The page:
The Corner

Sebelius: Some Take Rhetoric as ‘Call to Action’

Hours before President Obama addresses the nation in Tucson, Health and Human Services Secretary Kathleen Sebelius, who was at the center of the tumultuous health-care debate, spoke with National Review Online at the Capitol about the state of political speech.

Responding to our query about the merit of “heated rhetoric,” Sebelius said she welcomes “vigorous” political debate, calling it a “great part of our democracy” that “should be encouraged.”

That said, Sebelius has some concerns. “Sometimes incendiary language is really not helpful,” she told us. “To assume that everyone can process, in the same way, what may be symbolic language — but is taken by some as a call to action — needs to be thought about.”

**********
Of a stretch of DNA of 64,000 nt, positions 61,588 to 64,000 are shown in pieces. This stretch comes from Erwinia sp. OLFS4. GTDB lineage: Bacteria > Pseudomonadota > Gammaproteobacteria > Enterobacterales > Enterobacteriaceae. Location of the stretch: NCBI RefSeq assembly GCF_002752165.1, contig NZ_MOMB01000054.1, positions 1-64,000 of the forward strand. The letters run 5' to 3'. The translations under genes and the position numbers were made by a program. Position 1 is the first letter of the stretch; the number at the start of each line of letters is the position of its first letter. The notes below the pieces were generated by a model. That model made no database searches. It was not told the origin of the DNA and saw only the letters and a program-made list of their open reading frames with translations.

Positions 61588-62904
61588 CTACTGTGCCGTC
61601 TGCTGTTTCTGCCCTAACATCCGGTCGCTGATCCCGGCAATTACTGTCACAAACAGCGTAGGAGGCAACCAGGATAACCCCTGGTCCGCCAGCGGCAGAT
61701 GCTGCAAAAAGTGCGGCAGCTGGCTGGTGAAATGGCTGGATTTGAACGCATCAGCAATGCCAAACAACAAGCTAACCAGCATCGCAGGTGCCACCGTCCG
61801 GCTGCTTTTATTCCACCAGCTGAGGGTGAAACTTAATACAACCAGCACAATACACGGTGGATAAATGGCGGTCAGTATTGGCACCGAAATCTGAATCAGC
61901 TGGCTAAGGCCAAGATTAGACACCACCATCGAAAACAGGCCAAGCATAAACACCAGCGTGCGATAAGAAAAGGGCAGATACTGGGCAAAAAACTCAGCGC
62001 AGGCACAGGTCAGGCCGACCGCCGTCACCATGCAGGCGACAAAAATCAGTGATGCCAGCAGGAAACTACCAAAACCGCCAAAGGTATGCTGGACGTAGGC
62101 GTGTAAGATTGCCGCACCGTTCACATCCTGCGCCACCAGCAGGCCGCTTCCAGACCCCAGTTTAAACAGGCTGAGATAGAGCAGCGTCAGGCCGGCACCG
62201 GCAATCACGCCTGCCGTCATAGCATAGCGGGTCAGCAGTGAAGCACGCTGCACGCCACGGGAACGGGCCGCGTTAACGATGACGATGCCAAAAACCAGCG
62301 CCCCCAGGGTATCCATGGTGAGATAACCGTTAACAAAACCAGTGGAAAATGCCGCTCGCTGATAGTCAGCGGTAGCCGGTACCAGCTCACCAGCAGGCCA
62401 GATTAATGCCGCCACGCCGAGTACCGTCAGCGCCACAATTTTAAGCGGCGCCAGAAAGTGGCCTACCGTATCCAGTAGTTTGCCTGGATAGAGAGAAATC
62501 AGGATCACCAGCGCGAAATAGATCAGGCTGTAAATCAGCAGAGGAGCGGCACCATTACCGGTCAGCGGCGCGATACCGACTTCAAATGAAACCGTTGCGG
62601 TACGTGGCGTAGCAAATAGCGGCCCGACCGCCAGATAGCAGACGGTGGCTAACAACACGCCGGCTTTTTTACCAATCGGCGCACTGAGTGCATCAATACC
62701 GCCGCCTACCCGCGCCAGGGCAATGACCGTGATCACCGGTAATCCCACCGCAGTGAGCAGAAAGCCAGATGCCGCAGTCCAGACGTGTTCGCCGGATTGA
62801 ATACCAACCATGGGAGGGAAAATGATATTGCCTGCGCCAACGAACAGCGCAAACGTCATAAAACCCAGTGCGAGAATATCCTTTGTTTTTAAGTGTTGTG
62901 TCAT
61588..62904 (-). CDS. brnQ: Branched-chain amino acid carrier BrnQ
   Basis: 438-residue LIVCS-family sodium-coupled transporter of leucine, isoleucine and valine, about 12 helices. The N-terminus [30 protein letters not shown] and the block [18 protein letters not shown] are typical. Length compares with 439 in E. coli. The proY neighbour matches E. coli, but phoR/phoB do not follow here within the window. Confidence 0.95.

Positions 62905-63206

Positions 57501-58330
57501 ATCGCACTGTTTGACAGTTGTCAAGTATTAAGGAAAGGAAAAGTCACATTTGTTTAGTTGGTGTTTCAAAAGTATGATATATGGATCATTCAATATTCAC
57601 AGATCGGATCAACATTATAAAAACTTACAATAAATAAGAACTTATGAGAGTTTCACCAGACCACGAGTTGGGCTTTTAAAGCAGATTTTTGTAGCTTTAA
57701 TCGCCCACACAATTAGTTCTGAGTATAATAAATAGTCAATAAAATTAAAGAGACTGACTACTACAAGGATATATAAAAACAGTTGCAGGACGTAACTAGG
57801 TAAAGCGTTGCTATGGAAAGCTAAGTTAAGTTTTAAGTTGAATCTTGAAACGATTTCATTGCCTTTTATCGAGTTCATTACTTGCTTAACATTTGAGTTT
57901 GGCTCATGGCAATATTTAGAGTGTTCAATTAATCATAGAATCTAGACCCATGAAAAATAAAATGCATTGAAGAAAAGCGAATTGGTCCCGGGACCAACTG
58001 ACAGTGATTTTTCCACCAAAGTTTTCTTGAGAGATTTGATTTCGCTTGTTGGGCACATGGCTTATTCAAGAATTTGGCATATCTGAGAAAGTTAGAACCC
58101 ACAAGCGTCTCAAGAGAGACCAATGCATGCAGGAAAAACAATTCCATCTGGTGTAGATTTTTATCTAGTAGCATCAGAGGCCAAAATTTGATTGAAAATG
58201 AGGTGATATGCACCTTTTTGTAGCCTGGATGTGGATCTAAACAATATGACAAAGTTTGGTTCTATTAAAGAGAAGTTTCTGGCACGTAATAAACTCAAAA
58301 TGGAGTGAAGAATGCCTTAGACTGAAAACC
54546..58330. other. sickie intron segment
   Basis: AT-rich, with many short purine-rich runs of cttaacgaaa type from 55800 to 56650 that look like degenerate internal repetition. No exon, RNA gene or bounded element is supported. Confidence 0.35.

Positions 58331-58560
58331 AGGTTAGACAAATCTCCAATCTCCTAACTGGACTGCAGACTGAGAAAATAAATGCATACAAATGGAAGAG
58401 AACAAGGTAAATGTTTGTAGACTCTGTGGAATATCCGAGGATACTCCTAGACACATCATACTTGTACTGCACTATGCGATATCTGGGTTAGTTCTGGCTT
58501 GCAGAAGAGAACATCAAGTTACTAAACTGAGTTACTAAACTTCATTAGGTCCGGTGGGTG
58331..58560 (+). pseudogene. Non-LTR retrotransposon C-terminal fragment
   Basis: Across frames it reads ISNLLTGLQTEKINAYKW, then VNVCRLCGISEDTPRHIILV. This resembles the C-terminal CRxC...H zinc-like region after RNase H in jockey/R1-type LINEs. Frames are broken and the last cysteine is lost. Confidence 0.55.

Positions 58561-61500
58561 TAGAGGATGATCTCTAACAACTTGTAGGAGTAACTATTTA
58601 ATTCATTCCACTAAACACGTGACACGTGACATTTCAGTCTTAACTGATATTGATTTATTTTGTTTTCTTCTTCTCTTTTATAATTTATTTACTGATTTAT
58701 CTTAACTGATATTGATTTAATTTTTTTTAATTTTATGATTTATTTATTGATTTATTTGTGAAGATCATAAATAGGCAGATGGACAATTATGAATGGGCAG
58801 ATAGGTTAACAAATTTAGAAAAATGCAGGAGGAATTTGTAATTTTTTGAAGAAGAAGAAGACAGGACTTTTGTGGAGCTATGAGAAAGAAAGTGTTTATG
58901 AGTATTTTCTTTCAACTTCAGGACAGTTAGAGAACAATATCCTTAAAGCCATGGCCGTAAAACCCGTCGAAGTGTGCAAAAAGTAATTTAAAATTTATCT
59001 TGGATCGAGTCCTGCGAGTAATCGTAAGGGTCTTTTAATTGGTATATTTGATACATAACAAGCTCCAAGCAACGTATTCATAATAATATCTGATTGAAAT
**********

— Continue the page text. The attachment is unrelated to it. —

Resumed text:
“Hopefully we can continue to have vigorous, animated, and engaged debates to educate the public, and kind of tamp down a little bit on the speech that would lead people to feel that violence is appropriate or that we hate one another,” Sebelius concluded. “Hate speech — there is not a lot of room for that in a democracy.”

Robert Costa — Robert Costa is National Review's Washington editor and a CNBC political analyst. He manages NR's Capitol Hill bureau and covers the White House, Congress, and national campaigns. ...

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